“We’ll write a check for $3,242 for each employee who completes training up to 60 new employees,” said Matt Harrison, board president.
City council still must approve the recommendation.
Senior Flexonic Controller Carl Armbrister, who made a public presentation to the board Wednesday, said the company would hire up to 60 new employees.
Armbrister said the total cost of training new welders would be $324,000, and Flexonics would pay half the cost.
Senior Flexonics Pathway manufactures metal and fabric expansion joints used in the petrochemical and nuclear industries. The company recently closed its Oakridge, Tenn., plant, and relocated to New Braunfels, where it currently employs about 140.
Armbrister said one reason-the company closed its
Senior Flexonics controller Carl Armbrister hopes that the city will offer the company financial incentives to train welders to expand the company's current workforce in New Braunfels.
Oakridge plant was the high cost of wages and benefits. The company pays welders here $12 to $17 per hour.
"Wages in Oakridge are tremendously high because they’re union wages,” he said. “Benefits, like health insurance, are also extremely high. For
instance, SBC in San Antonio pays about $5,700 per employee per year for benefits. It cost us $14,000 per employee per year in Oakridge.”
Armbrister said the company would donate welding equipment to the CTl’C.
“We have welding equip
ment in Oakridge we plan to give to the CTTC center, and we would like some of our welders to be teacher’s aides there,” he said. “Plus, we want to open our plant here and let people who are interested in welding to see some hands-on welding.”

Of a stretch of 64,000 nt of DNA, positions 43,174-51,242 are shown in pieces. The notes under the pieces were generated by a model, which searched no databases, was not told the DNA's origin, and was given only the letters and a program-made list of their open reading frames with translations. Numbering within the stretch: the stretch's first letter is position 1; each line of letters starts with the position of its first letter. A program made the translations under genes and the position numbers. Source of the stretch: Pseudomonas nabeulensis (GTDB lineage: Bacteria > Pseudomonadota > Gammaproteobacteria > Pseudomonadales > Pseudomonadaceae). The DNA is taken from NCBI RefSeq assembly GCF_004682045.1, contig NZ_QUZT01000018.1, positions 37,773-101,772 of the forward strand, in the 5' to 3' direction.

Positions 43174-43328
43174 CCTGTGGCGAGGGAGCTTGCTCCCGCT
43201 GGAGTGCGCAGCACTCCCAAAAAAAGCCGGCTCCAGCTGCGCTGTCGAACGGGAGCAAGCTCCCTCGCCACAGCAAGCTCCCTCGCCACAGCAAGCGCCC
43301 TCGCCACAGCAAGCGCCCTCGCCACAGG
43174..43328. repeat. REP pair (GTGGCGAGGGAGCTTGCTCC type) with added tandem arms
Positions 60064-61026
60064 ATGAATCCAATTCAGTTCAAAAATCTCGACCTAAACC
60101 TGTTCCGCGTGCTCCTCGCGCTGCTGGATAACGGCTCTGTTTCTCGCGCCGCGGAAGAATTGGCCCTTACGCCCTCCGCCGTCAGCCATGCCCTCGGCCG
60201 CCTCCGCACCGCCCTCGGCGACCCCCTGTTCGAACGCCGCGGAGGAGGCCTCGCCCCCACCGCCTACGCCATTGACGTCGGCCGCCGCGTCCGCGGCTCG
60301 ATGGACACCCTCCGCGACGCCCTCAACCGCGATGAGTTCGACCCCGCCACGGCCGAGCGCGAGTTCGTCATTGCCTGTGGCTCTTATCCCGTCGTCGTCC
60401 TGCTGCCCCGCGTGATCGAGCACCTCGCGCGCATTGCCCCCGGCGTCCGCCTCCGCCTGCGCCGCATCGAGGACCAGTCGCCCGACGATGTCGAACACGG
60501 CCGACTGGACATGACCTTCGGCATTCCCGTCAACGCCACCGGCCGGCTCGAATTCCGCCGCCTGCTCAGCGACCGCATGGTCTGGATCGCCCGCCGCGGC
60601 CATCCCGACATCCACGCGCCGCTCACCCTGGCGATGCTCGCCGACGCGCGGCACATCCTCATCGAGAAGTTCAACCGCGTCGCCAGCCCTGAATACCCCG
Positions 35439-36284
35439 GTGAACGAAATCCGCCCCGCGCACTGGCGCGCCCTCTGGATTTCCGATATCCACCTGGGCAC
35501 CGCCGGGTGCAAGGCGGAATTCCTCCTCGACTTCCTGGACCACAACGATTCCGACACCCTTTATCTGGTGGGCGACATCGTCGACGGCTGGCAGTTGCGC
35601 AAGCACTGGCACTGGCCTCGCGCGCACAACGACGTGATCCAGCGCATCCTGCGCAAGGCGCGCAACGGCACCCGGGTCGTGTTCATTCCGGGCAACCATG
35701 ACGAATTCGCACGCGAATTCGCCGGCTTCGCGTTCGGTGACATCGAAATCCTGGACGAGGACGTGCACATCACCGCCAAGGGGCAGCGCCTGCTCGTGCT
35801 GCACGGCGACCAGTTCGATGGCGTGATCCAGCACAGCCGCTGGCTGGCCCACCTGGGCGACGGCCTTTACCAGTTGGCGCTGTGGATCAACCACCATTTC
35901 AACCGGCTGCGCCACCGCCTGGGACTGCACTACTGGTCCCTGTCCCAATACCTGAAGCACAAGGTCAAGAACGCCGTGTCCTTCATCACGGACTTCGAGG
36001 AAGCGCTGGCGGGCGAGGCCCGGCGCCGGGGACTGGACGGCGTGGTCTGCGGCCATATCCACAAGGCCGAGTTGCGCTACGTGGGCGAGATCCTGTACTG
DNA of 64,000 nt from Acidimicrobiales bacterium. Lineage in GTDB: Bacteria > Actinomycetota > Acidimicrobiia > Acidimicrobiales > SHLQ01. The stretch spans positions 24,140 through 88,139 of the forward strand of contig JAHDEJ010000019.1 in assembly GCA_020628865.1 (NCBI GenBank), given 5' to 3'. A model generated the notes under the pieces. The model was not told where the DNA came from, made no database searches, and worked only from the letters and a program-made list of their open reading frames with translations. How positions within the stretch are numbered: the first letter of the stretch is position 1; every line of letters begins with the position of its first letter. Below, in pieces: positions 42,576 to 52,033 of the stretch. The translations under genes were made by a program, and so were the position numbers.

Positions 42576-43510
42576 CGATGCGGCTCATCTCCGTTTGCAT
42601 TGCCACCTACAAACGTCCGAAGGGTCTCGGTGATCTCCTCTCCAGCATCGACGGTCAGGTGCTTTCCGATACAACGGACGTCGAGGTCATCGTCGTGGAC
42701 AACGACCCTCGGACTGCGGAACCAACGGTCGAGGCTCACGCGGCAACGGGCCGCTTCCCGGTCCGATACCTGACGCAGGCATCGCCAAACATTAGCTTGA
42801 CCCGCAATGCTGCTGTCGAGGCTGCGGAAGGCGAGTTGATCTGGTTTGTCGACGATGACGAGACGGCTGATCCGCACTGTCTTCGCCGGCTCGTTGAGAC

Official: Sex assault program takes collaboration
By Bon Maloney
A coalition of advocacy groups, law enforcement, local officials and McKenna Memorial I lospital could be closer to implementing a program to train nurses to gather evidence in sexual assaults.
. The program, sponsored by the state attorney general’s office, trains registered nurses to be Sexual Assault Nurse Examiners (SANE).
Wednesday, Grace Davis, who develops SANE programs for Attorney General
Greg Abbott, came to New Braunfels to tell local officials how it could be done.
“One of the issues that comes up over time is why do we even want to do this?” Davis said. “Another is how to pay for it.” Danny Perez of the Comal County Women’s Center said he believed the program should come to New Braunfels because under the current system, where victims are driven to San Antonio, the experience can take up to 12 hours—a big deterrent to victims and prosecutions.
“The situation with going to San Antonio is wonderful, but as time goes on,
we need to implement this program here. Everyone in this community trusts McKenna and sees this hospital as the health care provider for this region. We hope they will consider this program."
Davis pointed out sexual assault was not McKenna’s problem — but a community problem. While a program would need to have hospital involvement to succeed, she said, it should not be the hospital’s burden.
"You have do decide as a community if you want it and how you’re going to fund
See SANE. Page XA
NBISD might change insurance plan
Read lists of local high
school gradu- ______
ates and find out who was named valedictorian and salutatorian at local schools.
New Braunfels. TX
By Leigh Jones
New Braunfels Independent School District is considering options for a new health insurance plan for next school year.
Currently, district employees are covered under a self-funded health plan where premiums are paid to the district rather than to an insurance company. Claims are then paid out of the collected premium reserves.
Neal Welch, the district’s insurance consultant, said the district experienced
a large increase in the number and amount of claims this year.
“We’ve had a tough year with quite a bit in the red,” he said. “We’ve made some changes in the plan, but unfortunately, we don’t think we would break even next year, either.”
According to information provided to the board of trustees lUesday, the NBISD Health Insurance Plan experienced a 40 percent increase in claims paid during
See INSURANCE. Page 3A
Memorial Intermediate fifth-grader Aaron Madera reads a poem as his parents. Sonja and Julio, look on during a tree-planting ceremony held Wednesday in memory of his 6-week-old sister. Alyssa, who died from heart failure April 4. Madera's classmates donated $200 to pay for the tree.